Mon., April 10, 2017
Toronto needs to overhaul its approach to designing and rolling out emergency shelters across the city, a new report urges.
“Engaging communities in First Step Housing and Services” was commissioned by the city’s shelter, support and housing administration division and details a new framework to design and set up shelters.
It recommends a simplified version with smaller and more customized buildings in a range of neighbourhoods, well-connected to local support services and designed with clients and the community in mind, but not guided or stalled by formal consultations.
“This is a daunting task, one that can pit neighbours against one another or bring them together. It can demonstrate that the City of Toronto and its staff and leadership can work with communities. It can integrate services. It can work,” said author Bruce Davis, an independent consultant.
“But the current process for finding new shelters needs to change.”
The proposal will be discussed at the city’s community development and recreation committee Thursday and if approved be taken to city council at the end of the month.
The goal is to reduce the stigma surrounding homelessness and convince neighbourhoods to not only welcome the creation of a shelter, but also the people who use them.
The current model involves staff from the city’s shelter, support and housing administration division working with the city’s real estate division to locate a site and then inform councillors roughly two months before the public is notified. After that, the discussion heads to city council.
Larger shelters, or those strictly for men, have resulted in pushback when a lack of information has resulted in concerns about the impact, presumably negative, on the area.
The city’s existing shelters are well above the 90 per cent capacity dictated by council, and staff need the freedom to explore other ways to get shelters up and running fast, but in ways that work best for clients, said Davis.
One example of a custom solution is the yet-to-be-built Red Door Family Shelter, which will be part of a condominium building on Queen St. E.
The new framework was developed through conversations with councillors, city staff, community agencies and people experiencing homelessness and spearheaded by councillors Ana Bailao and Paula Fletcher.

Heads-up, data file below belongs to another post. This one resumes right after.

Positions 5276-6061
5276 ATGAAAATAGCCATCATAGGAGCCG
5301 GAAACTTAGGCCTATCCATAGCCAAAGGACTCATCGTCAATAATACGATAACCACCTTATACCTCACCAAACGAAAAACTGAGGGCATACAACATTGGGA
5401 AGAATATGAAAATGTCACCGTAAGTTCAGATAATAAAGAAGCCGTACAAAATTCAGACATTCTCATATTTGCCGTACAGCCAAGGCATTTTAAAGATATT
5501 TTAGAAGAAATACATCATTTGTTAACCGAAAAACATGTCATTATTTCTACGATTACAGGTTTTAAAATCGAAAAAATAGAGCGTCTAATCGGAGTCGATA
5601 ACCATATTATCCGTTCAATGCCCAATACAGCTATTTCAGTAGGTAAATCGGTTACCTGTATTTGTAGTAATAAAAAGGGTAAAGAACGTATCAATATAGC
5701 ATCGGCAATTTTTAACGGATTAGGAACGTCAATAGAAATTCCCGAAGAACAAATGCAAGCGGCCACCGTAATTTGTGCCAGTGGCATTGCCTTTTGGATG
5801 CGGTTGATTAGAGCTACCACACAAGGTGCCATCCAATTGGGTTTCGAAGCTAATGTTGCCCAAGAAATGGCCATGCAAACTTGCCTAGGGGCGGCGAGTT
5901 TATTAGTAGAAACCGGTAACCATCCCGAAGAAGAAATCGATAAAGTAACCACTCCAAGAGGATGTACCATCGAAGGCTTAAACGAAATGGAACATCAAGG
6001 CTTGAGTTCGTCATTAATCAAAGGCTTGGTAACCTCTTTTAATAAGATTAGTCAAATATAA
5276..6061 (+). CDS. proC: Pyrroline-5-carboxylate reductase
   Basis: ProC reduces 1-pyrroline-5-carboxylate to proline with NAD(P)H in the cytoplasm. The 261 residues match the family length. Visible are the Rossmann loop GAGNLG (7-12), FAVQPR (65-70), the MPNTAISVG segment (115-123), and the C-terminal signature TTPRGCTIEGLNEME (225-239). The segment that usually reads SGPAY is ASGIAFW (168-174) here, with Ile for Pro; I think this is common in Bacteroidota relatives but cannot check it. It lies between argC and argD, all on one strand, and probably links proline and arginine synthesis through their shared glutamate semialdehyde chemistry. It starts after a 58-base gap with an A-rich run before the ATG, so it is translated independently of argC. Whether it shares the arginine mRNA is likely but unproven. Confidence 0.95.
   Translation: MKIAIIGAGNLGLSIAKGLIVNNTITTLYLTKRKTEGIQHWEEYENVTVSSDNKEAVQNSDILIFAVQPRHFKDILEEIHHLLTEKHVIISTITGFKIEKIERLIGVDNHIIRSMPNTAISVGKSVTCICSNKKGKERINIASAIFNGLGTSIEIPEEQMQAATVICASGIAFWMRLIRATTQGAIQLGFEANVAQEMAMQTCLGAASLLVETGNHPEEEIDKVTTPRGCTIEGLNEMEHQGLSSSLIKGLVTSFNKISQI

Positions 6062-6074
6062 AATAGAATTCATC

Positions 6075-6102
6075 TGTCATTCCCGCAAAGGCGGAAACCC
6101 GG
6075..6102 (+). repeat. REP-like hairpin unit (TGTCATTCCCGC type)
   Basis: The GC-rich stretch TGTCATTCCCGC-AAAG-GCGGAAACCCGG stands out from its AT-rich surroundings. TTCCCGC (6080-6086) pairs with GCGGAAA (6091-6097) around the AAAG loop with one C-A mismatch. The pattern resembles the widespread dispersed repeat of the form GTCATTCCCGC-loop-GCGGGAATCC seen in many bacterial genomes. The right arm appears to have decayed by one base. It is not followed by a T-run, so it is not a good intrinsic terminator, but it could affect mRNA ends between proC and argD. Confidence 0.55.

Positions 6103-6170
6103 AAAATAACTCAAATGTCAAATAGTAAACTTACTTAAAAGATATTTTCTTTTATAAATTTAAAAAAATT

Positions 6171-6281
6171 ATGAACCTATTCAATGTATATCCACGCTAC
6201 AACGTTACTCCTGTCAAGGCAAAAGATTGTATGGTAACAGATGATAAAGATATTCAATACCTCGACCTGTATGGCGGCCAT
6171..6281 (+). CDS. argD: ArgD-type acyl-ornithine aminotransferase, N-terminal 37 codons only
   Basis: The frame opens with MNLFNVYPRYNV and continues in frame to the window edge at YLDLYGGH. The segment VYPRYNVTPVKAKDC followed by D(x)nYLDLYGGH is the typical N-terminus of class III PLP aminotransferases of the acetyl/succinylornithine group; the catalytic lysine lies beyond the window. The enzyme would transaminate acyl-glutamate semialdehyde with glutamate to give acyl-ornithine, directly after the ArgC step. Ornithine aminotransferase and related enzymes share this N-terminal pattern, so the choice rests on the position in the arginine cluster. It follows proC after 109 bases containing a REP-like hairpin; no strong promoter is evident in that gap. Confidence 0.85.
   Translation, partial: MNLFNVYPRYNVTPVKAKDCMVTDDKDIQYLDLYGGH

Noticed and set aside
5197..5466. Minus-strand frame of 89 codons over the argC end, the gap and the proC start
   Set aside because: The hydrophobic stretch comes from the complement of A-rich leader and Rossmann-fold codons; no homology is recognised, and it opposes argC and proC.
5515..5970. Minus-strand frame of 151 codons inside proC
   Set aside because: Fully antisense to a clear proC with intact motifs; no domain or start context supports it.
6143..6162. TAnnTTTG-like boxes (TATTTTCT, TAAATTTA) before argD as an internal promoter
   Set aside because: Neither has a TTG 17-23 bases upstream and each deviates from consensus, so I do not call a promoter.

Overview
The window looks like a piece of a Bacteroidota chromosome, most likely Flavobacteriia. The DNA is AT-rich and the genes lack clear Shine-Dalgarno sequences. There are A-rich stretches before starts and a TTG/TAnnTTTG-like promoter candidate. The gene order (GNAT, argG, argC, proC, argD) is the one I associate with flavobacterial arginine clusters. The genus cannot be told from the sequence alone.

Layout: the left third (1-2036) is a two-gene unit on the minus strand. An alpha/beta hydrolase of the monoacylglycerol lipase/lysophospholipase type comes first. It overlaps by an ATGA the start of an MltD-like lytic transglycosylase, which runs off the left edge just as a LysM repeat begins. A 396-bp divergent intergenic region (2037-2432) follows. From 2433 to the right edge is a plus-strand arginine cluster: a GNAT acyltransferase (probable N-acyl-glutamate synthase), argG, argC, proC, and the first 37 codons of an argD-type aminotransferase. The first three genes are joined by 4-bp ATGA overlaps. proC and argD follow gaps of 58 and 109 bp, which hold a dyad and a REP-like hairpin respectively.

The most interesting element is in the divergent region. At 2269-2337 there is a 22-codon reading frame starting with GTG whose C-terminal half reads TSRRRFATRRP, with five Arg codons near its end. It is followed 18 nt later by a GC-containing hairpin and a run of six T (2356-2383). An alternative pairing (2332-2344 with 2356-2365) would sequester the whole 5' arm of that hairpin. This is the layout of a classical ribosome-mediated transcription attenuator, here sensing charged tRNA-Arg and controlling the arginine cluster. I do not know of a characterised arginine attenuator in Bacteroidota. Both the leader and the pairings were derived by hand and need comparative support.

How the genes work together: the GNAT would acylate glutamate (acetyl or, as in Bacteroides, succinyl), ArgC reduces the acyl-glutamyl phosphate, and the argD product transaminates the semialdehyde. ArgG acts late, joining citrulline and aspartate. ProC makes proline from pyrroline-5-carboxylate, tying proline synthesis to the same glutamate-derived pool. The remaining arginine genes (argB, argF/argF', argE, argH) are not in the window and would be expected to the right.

Bailao said it is critically important to not only make sure people have access to the services they need, but also to educate people on the benefits of integrating people who need a hand-up into their communities.
“It is not about warehousing,” she said. “It is the most humane way to deal with the issue, but honestly, it is the most fiscally responsible way to deal with the issue as well.”
The Downtown Yonge Business Improvement Area estimates the price of having 5,253 people out on Toronto’s streets adds up to $420,000 a night, which includes shelter funding, police interactions, hospital stays or nights in jail. By contrast, the cost of putting these people into social housing would be about $34,000 a night, according to the report.
Fletcher said Toronto is a giving and generous city, but stressed this new model is needed if people are going to get out of shelters, into housing and on with life.
“You can’t do that by having somebody sleep in a shelter bed every night,” without access to services and the community, she said.
Author Davis said shelters shouldn’t be viewed as a dead end, but a step towards a better life. He also suggested substituting the word “shelter” with “First Step Housing and Services,” to reduce stigma.
Some of his recommendations for council include: approving service plans and operating budgets based on gaps identified by shelter staff; creating new incentives for developers; examining existing city property as potential sites; and amending policies to allow the city’s shelter, support and housing administration division more freedom to select and approve sites.
In Toronto, about 16,000 people used the shelter system in 2016 and 10 per cent of those stay about a year, according to city data.
Patricia Anderson, with shelter, support and housing administration, said not enough has been done to facilitate conversations about shelter development and a more collaborative model is needed.
The 10 per cent, or longer-term users, are the ones who will benefit most from the new, enhanced service model laid out in the report, she said.
“The new model aims to strengthen the wrap-around service approach we provide, for example, by introducing system navigators who will focus on ensuring that community-based supports are connecting and effective for people who need them.”